Glossary of Web Design Terms

A - B - C - D - E - F - G - H - I - J - K - L
M - N - O - P - Q - R - S - T - U - V - W - X - Y - Z


A version of pay-per-click advertising run by Google and displayed alongside their natural search results.
A system of pay-per-click advertisments that Google place on your site and which earn you revenue when users click on them.
Open source web server software first developed in 1995 which has gone on to become the most popular web server in the world. Normally runs on Unix or Linux platforms but is also available for Windows.
Active Server Pages. Microsoft's scripting language/database combo.
The file suffix for .net files - a development of ASP
Audio and Video Streaming
Playing audio and video immediately as it is downloaded from the Internet, rather than storing it in a file on the receiving computer first. Streaming is accomplished by way of web browser plug-ins, which decompress and play the file in real time.


Universally adopted contraction of Weblog - originally conceived as an online journal but now widely used for a much wider range of comment and journalism.
The section of a website document which contains the visible content


A systsme of holding recently accessed data, designed to speed up subsequent access to the same data. When applied to web browsers the browser holds copies of files up to a user-defined date and size and if the user returns to the same site within that time and the files have not changed then the files are read from the local hard drive rather than downloaded again from the remote website, thus speeding up display.
Content Management System
Cold Fusion
A proprietory scripting language and database.
Cross Browser Compatibility
The process of writing the website in such a way that it will render effectively in all browsers. Since browser technology is developing rapidly it may not be possible to create pages which look identical in older browsers and newer ones but they should degrade gracefully wherever possible. The more cutting edge the design is the more likely that older browsers will have trouble, and for instance, most developers no longer attempt to guarantee that Internet Explorer 6 will display properly due to the large number of bugs in that browser. Even in modern browsers there will be differences - e.g. form elements in Safari on the Apple Mac will look quite different to the same elements on a PC.
Cascading Style Sheets - method of styling and positioning elements within a web page without using inline styling. This powerful technique allows a much greater degree of central control over a website's appearance while separating the styling from the content.


Domain Name Service or Server - The system which translates domain names into IP addresses.
A piece of code put at the top of an html file which tells the browser what standard the page has been written to conform to. The Doctype also controls whether the browser will operate in Standards Compliant Mode or Quirks Mode.


a general description for selling products over the internet.
A private network that uses the Internet protocol and the public telecommunication system to securely share part of a business's information or operations with suppliers, vendors, partners, customers, or other businesses.


File Transfer Protocol - Used to transfer files from a local computer to the web site's server using an ftp client program.
A web browser written by the Mozilla foundation which has around 15-20% of the market. Very standards-compliant and under constant development.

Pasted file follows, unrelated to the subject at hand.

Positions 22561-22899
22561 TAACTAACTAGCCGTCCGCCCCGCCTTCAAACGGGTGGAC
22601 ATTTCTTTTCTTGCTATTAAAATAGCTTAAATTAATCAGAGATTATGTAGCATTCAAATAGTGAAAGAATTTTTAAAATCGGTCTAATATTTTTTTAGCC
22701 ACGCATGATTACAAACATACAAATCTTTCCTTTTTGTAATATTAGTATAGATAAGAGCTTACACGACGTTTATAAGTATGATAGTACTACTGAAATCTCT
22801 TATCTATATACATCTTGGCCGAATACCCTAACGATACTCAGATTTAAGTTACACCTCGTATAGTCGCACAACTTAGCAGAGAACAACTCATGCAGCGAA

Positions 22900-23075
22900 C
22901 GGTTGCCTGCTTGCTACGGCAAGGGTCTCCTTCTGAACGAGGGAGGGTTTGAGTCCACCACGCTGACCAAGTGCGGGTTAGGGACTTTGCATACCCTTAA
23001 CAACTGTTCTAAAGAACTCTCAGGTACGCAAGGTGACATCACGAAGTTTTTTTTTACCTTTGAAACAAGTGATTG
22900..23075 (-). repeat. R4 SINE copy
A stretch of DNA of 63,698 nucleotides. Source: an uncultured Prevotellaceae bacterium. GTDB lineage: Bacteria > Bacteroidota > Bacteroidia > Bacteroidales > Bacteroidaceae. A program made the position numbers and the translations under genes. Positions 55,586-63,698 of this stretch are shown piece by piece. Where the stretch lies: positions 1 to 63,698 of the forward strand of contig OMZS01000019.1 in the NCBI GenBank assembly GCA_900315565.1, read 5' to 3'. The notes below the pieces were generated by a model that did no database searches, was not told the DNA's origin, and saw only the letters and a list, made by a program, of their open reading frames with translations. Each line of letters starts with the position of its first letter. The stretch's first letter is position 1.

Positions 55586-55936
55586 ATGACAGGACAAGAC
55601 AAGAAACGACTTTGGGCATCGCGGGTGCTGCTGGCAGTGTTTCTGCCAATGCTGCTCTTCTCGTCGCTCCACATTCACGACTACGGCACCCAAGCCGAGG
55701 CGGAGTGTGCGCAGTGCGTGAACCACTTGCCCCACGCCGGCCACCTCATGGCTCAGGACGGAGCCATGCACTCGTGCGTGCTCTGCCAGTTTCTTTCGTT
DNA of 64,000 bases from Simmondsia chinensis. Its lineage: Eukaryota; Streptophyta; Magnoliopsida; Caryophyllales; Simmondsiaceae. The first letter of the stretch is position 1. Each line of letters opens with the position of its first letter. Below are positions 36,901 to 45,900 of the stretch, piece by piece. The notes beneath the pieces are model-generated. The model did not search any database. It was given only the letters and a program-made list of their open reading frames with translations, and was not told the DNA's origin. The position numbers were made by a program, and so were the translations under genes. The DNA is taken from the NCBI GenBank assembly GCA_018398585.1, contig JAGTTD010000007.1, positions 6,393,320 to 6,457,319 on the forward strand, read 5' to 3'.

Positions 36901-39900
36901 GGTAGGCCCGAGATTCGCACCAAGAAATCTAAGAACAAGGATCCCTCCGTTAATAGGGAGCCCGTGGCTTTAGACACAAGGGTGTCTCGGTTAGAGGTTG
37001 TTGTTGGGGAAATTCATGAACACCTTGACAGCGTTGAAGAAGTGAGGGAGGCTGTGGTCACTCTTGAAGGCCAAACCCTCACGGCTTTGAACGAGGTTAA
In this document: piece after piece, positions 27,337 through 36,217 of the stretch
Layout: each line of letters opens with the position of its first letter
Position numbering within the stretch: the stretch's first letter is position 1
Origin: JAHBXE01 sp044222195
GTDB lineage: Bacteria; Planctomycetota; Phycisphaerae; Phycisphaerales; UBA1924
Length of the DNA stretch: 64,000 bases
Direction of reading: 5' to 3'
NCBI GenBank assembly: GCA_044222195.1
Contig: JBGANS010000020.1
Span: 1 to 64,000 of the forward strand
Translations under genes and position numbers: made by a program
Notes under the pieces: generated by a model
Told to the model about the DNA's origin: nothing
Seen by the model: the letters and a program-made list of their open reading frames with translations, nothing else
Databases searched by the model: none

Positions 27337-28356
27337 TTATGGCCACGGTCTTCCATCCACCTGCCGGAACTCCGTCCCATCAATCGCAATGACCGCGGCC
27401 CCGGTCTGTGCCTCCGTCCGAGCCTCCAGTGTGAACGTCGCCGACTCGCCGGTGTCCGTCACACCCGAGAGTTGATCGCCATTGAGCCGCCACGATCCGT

Graphic Interchange Format - a type of graphics file commonly used for simple images such as buttons and banners as it allows a type of compression which works efficiently on areas of constant colour without obvious degradation. However the format only allows a maximum of 256 colours so it is not suitable for photographic images
The spider used by Google to retrieve web content.


The section of the document containing information read by the browser including the title, meta tags such as the meta-description, meta-keywords, language, geography and code page. It may also contain links to external CSS and JavaScript files.
HyperText Markup Language - the basic langauge of web sites which the browsere interprets in order to put the content on the screen. It was a development of an ealier language called SGML.
The latest version of HTML, which, particularly in combination with CSS3, provides a number of capabilities which previously could only be achieved by using programming or scripting languages.
HyperText Transfer Protocol - the basic protocol which allows the transmission of web pages.
HTTP Headers
A series of codes and information passed by the web server to the browser agent when a page is requested. Amongst these are numeric codes such as 200, 301, and 404, which have various meanings such as in these three cases - that the document is available correctly, that is has moved permanently to a new address to which you will be redirected, that it is not available at all.


A worldwide system of computer networks - a network of networks in which users at any one computer can, if they have permission, get information from any other computer (and sometimes talk directly to users at other computers).
Internet Explorer - Microsoft's web browser. The most commonly used web browser as it is the default one installed within Windows. IE6 has rather poor standards compliance and is notorious amongst web designers for its poor rendering of CSS and its history of security problems. IE7 has recently been released and it is hoped that many of these problems will have been overcome.
Web server software produced by Microsoft. Runs on a Windows platform.
A private network contained within an enterprise. The main purpose of an intranet is to share company information and computing resources among employees.
Internet Protocol - Lowest level communications protocol upon which the Internet is based. IP enables a packet of information to travel through multiple networks to get to its ultimate destination.